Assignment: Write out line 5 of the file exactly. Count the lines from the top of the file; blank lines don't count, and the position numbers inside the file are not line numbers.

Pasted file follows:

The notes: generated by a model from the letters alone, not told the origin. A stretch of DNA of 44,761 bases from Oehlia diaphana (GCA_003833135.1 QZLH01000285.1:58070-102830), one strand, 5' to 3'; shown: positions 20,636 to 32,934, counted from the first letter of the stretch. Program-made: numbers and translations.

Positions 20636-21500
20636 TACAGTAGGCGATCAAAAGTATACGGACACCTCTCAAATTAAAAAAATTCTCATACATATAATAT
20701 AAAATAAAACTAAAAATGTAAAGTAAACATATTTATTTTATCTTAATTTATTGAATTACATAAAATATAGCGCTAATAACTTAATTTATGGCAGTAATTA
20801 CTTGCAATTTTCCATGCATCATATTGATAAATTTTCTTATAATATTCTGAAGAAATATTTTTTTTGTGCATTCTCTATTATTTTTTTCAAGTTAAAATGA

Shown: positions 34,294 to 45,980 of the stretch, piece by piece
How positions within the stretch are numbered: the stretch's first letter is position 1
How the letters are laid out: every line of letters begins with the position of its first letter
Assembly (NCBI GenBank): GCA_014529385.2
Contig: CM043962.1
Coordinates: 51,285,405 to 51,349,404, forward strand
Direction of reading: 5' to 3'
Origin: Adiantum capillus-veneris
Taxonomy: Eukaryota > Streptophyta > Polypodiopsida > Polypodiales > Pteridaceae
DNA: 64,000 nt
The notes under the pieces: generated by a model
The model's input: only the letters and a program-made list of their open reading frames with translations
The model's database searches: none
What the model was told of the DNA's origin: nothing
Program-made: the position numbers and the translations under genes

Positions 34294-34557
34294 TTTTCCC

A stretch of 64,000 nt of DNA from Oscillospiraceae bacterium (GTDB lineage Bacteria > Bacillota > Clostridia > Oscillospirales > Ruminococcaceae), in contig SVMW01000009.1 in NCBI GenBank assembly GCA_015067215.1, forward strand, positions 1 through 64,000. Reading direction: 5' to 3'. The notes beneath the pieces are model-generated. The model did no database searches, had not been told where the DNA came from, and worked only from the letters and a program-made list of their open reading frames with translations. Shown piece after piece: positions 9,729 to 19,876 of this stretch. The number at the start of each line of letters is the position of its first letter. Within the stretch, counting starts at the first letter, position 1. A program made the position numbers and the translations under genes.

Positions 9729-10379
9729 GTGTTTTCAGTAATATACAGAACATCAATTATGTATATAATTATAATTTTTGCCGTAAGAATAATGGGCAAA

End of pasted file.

20801 CTTGCAATTTTCCATGCATCATATTGATAAATTTTCTTATAATATTCTGAAGAAATATTTTTTTTGTGCATTCTCTATTATTTTTTTCAAGTTAAAATGA